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Focus on Workers Comp: Are your MA insureds still paying medical-only claims?
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Focus on Workers Comp: Are your MA insureds still paying medical-only claims?

Insured payment of medical-only claims developed in the 1990s as an informal “under the radar” practice between insureds and insurers. It began when the rates in Massachusetts were 65 percent higher than they are today. This experience modification reduction technique required – and would still require – the tacit participation of insurers. However, most insurers in MA are no longer willing to support this practice. As a result, agents need to make sure that their insureds are no longer handling small claims in this manner.

A Little Background

The first $5,000 of each claim, called primary loss, is valued at 100% in the experience mod calculation; once a claim goes above $5,000, the losses are discounted substantially. (Access the MA experience rating plan) Given that most medical-only claims are comprised entirely of primary losses, it used to make sense to keep these small claims out of the experience mod calculation. Insureds would pay the medical bills and notify the insurer of the injury as a “report only” claim; some carriers were even willing assist by rating the medical bills against the state’s stringent fee schedule, enabling insureds to reduce payments by 60 percent.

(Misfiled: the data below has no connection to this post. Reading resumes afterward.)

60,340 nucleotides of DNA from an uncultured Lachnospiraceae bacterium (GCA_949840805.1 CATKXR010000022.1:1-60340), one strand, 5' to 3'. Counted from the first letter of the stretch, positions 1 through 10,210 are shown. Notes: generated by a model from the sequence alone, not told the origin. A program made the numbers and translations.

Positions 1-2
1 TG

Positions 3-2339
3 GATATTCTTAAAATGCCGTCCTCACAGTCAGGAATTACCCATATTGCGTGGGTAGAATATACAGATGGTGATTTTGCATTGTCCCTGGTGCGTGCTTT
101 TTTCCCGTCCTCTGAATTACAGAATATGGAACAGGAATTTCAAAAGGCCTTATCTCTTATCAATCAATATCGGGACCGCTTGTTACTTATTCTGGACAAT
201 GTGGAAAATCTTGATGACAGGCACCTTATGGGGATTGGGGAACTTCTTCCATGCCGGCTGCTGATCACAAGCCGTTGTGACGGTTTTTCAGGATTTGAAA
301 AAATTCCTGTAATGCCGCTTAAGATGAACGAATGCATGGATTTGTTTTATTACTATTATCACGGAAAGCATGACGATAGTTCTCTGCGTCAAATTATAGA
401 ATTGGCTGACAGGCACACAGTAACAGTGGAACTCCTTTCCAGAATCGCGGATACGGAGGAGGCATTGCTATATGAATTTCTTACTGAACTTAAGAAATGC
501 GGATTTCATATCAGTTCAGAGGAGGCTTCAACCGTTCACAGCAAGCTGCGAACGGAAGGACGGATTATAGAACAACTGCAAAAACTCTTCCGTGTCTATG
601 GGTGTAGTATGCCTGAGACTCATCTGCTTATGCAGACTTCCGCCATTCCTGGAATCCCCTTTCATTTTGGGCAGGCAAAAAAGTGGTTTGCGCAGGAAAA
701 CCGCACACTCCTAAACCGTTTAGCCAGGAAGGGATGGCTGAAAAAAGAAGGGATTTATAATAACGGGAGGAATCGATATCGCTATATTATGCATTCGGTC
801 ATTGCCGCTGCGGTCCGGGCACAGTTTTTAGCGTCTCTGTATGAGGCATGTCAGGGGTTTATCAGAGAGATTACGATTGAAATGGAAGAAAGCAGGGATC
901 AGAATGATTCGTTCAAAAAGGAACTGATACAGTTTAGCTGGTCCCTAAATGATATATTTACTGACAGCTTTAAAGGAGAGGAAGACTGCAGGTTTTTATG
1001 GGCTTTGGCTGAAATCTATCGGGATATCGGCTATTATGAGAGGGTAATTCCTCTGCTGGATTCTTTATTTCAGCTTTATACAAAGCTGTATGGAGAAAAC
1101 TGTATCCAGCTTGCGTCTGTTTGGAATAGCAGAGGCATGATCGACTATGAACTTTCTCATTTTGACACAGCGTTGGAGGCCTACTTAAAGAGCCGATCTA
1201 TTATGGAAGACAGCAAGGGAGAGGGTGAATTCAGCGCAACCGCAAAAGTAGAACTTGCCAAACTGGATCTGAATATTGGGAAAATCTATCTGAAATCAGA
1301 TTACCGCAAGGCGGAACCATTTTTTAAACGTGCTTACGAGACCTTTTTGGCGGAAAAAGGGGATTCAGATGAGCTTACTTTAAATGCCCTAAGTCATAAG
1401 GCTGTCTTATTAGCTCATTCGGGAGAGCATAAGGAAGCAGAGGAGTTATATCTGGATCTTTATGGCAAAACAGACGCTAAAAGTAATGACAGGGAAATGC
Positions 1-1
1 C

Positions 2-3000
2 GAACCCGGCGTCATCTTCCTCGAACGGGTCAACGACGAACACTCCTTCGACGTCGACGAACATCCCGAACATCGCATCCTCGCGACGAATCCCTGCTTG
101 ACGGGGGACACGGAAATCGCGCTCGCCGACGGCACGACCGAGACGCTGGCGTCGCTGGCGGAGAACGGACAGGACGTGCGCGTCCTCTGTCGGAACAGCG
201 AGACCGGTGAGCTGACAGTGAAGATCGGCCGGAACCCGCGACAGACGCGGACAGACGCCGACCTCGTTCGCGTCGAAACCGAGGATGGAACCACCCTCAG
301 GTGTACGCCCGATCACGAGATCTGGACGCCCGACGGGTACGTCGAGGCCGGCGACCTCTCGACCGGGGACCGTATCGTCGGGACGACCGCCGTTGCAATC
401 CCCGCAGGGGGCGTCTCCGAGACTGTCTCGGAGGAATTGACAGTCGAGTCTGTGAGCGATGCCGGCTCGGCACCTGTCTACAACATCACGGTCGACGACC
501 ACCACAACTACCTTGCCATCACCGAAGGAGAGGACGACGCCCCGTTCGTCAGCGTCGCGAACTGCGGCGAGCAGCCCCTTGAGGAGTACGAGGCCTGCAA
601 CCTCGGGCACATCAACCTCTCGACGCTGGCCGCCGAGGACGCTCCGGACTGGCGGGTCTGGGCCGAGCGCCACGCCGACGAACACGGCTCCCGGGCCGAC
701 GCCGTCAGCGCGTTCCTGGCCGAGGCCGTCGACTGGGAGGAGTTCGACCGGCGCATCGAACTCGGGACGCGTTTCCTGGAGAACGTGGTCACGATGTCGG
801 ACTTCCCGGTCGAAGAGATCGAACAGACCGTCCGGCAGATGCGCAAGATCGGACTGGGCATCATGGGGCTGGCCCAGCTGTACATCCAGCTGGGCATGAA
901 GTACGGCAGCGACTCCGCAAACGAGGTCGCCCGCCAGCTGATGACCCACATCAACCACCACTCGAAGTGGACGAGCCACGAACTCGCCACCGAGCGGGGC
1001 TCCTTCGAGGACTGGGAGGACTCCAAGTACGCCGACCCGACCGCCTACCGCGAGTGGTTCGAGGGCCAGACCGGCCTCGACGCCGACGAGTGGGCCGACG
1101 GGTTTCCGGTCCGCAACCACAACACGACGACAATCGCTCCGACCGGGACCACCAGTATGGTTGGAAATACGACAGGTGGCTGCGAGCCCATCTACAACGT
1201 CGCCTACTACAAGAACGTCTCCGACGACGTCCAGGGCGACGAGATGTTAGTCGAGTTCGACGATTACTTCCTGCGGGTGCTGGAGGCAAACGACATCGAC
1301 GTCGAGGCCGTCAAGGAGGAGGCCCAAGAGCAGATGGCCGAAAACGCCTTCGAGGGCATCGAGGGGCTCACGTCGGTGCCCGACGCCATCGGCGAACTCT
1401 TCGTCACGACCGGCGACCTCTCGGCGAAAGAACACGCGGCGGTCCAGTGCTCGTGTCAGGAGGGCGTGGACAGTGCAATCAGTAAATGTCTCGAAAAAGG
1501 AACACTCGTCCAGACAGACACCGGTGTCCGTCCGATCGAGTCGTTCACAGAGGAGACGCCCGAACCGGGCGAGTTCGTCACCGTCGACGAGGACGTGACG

NOTE: In order to encourage insureds to report all workers comp claims, NCCI implemented a 70 percent discount on medical-only claims; this discount is available throughout New England, but not in MA. In addition, the primary split point in NCCI states has risen to $16,000.)

As rates in MA have declined dramatically, most carriers have raised serious concerns about this premium-reduction strategy. They have noted that by statute, the carrier is required first, to determine compensability of a claim and second, to pay for any and all medical bills and indemnity related to the claim. By making the initial payments, insureds pre-empt the statutory role of the carriers. As a result, carriers have raised the specter of the insured assuming full, open-ended liability for any claim handled in this manner. For example, if a simple cut turns into a serious infection, the insured may be on the hook for all subsequent payments. What was once a “best practice” for reducing premiums has devolved into unacceptable risk.

 Accessing the Fee Schedule

In addition to the open-ended liability for insureds, the cost savings have also diminished. Many hospitals are refusing to allow insureds to access the MA fee schedule. They assert that only carriers are entitled to pay fee schedule amounts: technically, they are correct. On the other hand, when insureds report all claims to the carrier for payment, the fee schedule kicks in and primary losses are reduced by as much as two thirds. Thus, reporting every claim for payment by the carrier actually makes financial sense.

The MA Bargain

The good news is that WC rates in MA are substantially lower than those in every other New England state; MA is ranked 48th for cost in the country. For most MA insureds, even those with debit mods, the cost of workers comp is still less than it would be in other states. In other words, even with medical-only claims valued at 100 percent in the experience mod calculation, most Massachusetts employers still pay far less for insurance than similar businesses in neighboring states.

Jon Coppelman
Senior Workers Compensation Consultant

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